SEOUL (AFP) – South Korea's Samsung Heavy Industries has rolled out a system to help ships detect and fend off pirates, after the recent hijacking of a South Korean freighter near Somalia alarmed shippers.
The nation's third-largest shipbuilder on Sunday said the new anti-piracy system detects smaller boats in the vicinity often undetected under existing marine radar systems and issues an automatic alert when approached.
|AFP file - Samsung Heavy Industries has rolled out a system to help ships detect and fend off pirates|
"The alert is issued when an approaching vessel does not respond to usual ship-to-ship radio communications or shows unusual navigating patterns and speed," the company spokesman told AFP.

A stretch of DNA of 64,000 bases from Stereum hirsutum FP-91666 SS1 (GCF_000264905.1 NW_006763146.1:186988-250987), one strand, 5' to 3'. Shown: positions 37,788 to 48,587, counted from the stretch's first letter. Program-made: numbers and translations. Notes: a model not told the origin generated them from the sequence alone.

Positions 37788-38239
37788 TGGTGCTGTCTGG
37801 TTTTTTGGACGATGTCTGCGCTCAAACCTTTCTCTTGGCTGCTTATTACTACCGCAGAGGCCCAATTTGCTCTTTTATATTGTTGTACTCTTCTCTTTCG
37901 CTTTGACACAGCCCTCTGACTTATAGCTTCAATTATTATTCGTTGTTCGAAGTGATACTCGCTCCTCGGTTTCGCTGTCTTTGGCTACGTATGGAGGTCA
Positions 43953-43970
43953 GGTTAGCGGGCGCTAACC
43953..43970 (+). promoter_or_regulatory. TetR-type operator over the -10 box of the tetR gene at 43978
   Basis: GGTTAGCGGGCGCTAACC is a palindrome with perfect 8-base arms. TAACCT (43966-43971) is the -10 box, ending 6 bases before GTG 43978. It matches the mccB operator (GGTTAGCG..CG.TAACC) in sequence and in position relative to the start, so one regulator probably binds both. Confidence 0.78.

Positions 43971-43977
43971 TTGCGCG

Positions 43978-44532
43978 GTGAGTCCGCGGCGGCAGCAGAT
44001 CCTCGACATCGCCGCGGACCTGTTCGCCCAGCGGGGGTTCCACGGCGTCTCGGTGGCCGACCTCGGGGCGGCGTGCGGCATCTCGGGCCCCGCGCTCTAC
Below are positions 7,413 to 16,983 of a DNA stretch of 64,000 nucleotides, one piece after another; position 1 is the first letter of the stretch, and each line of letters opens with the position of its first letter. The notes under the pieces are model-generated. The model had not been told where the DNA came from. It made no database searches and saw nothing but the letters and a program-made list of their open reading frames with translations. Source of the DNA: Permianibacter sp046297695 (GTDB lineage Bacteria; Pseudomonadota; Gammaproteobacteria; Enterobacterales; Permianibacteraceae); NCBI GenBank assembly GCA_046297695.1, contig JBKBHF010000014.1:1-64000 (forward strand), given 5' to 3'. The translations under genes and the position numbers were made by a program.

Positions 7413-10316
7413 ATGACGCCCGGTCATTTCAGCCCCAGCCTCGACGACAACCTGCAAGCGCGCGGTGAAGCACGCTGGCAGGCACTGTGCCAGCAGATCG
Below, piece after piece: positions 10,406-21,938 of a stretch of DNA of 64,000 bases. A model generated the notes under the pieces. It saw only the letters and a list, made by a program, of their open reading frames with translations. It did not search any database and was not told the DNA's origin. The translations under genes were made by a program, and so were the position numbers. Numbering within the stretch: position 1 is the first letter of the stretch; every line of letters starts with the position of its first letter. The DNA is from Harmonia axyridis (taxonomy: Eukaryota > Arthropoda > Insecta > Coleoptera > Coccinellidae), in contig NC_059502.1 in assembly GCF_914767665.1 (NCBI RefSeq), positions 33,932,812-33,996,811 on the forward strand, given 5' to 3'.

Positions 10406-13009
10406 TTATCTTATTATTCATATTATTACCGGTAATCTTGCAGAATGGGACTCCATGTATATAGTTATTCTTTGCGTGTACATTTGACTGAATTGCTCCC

The system allows sailors in a navigation room to remotely control water cannons on the ship's deck that can up to 70 metres (230 feet) when pirates attempt to climb aboard.
"That way, crew will be safe from potential shooting attacks from pirates when firing the water cannons," said the spokesman, adding the system is applicable to most existing ships.
"We believe more of our clients want ships armed with such a system, considering what has been happening near Somalia recent years," he said.
South Korean navy commandos on Friday stormed a ship hijacked by Somali pirates in the Indian Ocean, rescuing all the crew and killing eight pirates.
The pirates seized the 11,500-ton ship and the 21 crew members -- eight South Koreans, two Indonesians and 11 from Myanmar -- on January 15 in the Arabian Sea when it was en route to Sri Lanka from the United Arab Emirates.
The hijacking came two months after a supertanker belonging to the same shipping operator, Samho Shipping, was released in exchange for a reported ransom of $9 million after being held for seven months.
Piracy has surged off lawless Somalia in recent years, and international warships patrol the area in a bid to clamp down on the problem. Pirates are currently holding 29 vessels and about 700 hostages.